Handcrafted Western red cedar Adirondack chairs, tables, benches, and more!
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The Advantages of Cedar for Outdoor Furniture
While other wood species are available, cedar is our wood of choice. 5/4 cedar is the minimum thickness material we use for any of our cedar furniture. 5/4 cedar is a full 1 inch thick when finish sanded. This is considerably heavier (33%) than most of the furniture you will find on the market. Cedar affords the best value to our customers by providing lower cost, lighter weight and excellent weather and rot resistance:
Always be sure to follow the recommendations of the finish manufacturer.
Choosing What Wood to Use for Outdoor or Patio Furniture
There are a number of options available when selecting what wood to use for outdoor furniture, and each will lend its own unique color and properties to your project. What choice is best for you will partly depend on what type of furniture you are building, what your budget is, and where you are located.
For example, the wood you choose to build an Adirondack chair will probably be different than what you would use to build a steamer chair, or a spindle backed front porch rocker. If you live in the Pacific Northwest, Western red cedar will be commonly available, while other species, such as cypress will be more readily available in the Southeastern United States.
I will outline below several of the more common wood choices for outdoor furniture use, as well as some of their advantages and disadvantages.
You must make special consideration when building outdoor wood furniture. Unprotected wood, regardless of the species used, will eventually deteriorate when exposed to rain, wind and sun. Some species are more durable than others, but they should all be protected in some way to ensure their maximum useful life.
In many people's minds teak is the premium choice for outdoor furniture. Teak is exceptionally strong and lends itself well to the slender parts of a steamer chair for example.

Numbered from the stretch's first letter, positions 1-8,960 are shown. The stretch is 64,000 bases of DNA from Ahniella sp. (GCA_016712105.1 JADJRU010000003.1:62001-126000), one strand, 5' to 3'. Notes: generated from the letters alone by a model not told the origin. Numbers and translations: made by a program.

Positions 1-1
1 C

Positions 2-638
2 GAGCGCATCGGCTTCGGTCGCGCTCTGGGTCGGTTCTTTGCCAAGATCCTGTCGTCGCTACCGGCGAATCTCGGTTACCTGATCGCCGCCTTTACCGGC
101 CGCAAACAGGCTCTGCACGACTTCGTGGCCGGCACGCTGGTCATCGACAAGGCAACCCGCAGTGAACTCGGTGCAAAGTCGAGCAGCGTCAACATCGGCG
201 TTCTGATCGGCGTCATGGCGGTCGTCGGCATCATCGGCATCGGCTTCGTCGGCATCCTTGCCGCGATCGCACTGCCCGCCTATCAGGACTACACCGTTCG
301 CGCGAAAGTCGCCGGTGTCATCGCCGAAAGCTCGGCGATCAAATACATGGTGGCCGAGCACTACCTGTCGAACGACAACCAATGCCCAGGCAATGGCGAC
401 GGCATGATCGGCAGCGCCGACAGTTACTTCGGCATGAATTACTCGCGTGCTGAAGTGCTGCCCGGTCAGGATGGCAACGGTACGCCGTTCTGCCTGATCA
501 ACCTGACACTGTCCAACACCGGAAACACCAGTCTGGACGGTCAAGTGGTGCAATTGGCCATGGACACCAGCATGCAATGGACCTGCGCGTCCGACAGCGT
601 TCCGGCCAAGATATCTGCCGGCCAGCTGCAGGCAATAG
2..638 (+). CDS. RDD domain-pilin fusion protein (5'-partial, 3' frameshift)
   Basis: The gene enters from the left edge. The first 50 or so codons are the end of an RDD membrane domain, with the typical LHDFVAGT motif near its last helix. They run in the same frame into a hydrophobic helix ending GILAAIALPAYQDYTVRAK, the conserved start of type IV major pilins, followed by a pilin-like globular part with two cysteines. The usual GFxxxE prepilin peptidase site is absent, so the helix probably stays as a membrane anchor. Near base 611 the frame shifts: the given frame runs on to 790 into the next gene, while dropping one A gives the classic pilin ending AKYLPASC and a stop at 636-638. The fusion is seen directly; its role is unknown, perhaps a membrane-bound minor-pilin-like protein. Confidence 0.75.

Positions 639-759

Teak is very oily, which makes it resistant to moisture, insects and fungus, but also makes it unsuitable for painted or stained finishes. Teak will weather to a silvery gray if left unfinished. Teak, being a tropical hardwood, however, is increasingly rare, very expensive, and will probably not be stocked at your local lumber yard.
Due to the high levels if silica found in teak, it is very hard on cutting tools. In fact, carbide or diamond cutting tools are a necessity. Due to the hardness of the wood, all screw or nail holes will have to be pre-drilled. The oils in the teak also make gluing somewhat more complicated. The surfaces to be glued will have to be wiped down with solvent, such as acetone, to remove the oils, in order for the glue to bond to the wood properly.
While teak is a very beautiful wood, and exceptionally well suited for outdoor furniture, its cost may make it impractical for your project, and the difficulty of working with it has to be considered, especially by the less experienced or novice woodworker.
Shorea is a newcomer to the American market. With the influx of furniture imported from Indonesia in the last decade or so, it is becoming increasingly more common. Shorea is a good alternative to teak, having many of the same properties. While imported shorea furniture can be purchased fairly inexpensively, purchasing shorea lumber will probably prove to be more difficult, as it is only available through specialty hardwood companies.
Mahogany, like teak, has long been the choice material for boat builders due to its excellent weather resistant properties. This is true of the dark red heart wood, not the lighter sap wood.
Three species of mahogany are commonly available - Honduras, African and Philippine. Honduran and African mahogany are primarily used for furniture and other outdoor applications, while Philippine mahogany, with its coarse open grain, is mainly used for interior doors and trim.